Recent research shows that B/M is losing explanatory power (Asness et al. 2015, Fama-French 2015, Hou et al. 2015). Some have theorized that the decrease in effectiveness in B/M is due to the increasingly large value of intangible assets. Forty years ago the market was dominated by Kodak, General Electric, and Xerox all companies with huge manufacturing businesses with book values built on piles of assets to make film, jet engines, or copy machines. Today’s market is dominated by a different type of company with almost no manufacturing capacity Microsoft, Google, or Apple, where the book value isn’t as accurately reflecting the underlying value of the business.
This paper asks the following question:
Does an “adjusted” (intangibles-based) book value of a company on its balance sheet provide value-relevant information for investors?
What are the Academic Insights?
The categories of intangible assets include 1) marketing-related, 2) customer-related, 3) contractrelated, 4) technology-related, and 5) other unspecified intangible assets.
After estimating unrecorded intangibles, the author adjusts the book values of firms using the estimates to calculate the intangible-adjusted B/M ratio (iB/M), which is based on two adjustments for book values: capitalizing unrecorded knowledge capital (Kcap) and organization capital (Ocap) and subtracting goodwill that is subject to the issue of unverifiable fair value estimates and finds:
YES, iB/M outperforms B/M in Fama-MacBeth (1973) regressions to explain future stock returns after controlling for the differences in size, profitability, momentum, and short-term reversal. The iB/M coefficient is larger and more significantly different from zero than that of B/M in both large and small stocks
YES, portfolio-level tests confirm the superior performance of iB/M. The excess return of the high minus low iB/M decile portfolio constructed as in Fama and French (1992) is larger and more significantly different from zero than that of B/M. When the excess returns are regressed on the market, size, profitability, and investment factors as in Fama and French (2015 and 2016), the alpha of the iB/M portfolio is positive and significantly different from zero while the B/M alpha is not significant
When high-minus-low (HML) portfolios are formed as in Fama and French (1993 and 2015), iHML outperforms HML significantly
When comparing iB/M with other variations based on retained earnings, tangible book value, goodwill inclusion, knowledge capital, and organization capital, and find that iB/M is the best alternative to B/M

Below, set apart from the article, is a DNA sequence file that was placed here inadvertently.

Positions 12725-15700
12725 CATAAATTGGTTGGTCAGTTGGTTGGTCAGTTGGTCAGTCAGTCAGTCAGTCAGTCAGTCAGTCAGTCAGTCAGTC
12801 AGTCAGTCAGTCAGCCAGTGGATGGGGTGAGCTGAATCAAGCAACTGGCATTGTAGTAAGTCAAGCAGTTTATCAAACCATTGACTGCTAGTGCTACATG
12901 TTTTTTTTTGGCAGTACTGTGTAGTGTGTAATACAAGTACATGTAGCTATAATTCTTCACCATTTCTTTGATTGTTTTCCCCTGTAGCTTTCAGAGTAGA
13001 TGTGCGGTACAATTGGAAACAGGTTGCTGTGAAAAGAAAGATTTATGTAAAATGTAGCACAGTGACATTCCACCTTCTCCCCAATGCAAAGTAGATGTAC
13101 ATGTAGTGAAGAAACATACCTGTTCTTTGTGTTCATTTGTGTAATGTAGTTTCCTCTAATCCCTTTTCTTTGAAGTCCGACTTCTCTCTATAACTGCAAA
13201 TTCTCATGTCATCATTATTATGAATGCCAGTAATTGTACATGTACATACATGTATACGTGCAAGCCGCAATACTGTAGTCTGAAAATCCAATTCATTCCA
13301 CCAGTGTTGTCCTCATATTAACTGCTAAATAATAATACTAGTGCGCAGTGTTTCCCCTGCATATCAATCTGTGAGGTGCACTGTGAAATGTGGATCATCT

iHML still explains average US stock returns for 1976 – 2017 while HML does not. This finding is consistent with Fama and French (2015) who show that HML is redundant for explaining average US stock returns from 1963-2013.
Why does it matter?
The B/M measure has been widely used in asset pricing studies since the seminal research of Fama and French (1992 and 1993), and value funds are using the measure for stock valuation and index construction despite growing evidence in the literature showing that the B/M measure is losing explanatory power in the cross-section of stock returns. This study argues that the growth of goodwill and unrecorded intangible assets are related to the change and proposes an updated version that includes intangibles and works well in explaining the cross-section.
The Most Important Chart from the Paper:
The book-to-market ratio has been widely used to explain the cross-sectional variation in stock returns, but the explanatory power is weaker in recent decades than in the 1970s. I argue that the deterioration is related to the growth of intangible assets unrecorded on balance sheets. An intangible-adjusted ratio, capitalizing prior expenditures to develop intangible assets internally and excluding goodwill, outperforms the original ratio significantly. The average annual return on the intangible-adjusted highminus-low (iHML) portfolio is 5.9% from July 1976 to December 2017 and 6.2% from July 1997 to December 2017, vs. 3.9% and 3.6% for an equivalent HML portfolio
Dr. Elisabetta Basilico is a seasoned investment professional with an expertise in "turning academic insights into investment strategies." Research is her life's work and by combing her scientific grounding in quantitative investment management with a pragmatic approach to business challenges, she’s helped several institutional investors achieve stable returns from their global wealth portfolios. Her expertise spans from asset allocation to active quantitative investment strategies. Holder of the Charter Financial Analyst since 2007 and a PhD from the University of St. Gallen in Switzerland, she has experience in teaching and research at various international universities and co-author of articles published in peer-reviewed journals. She and co-author Tommi Johnsen published a book on research-backed investment ideas, titled Smarte(er) Investing. How Academic Insights Propel the Savvy Investor. You can find additional information at Academic Insights on Investing.
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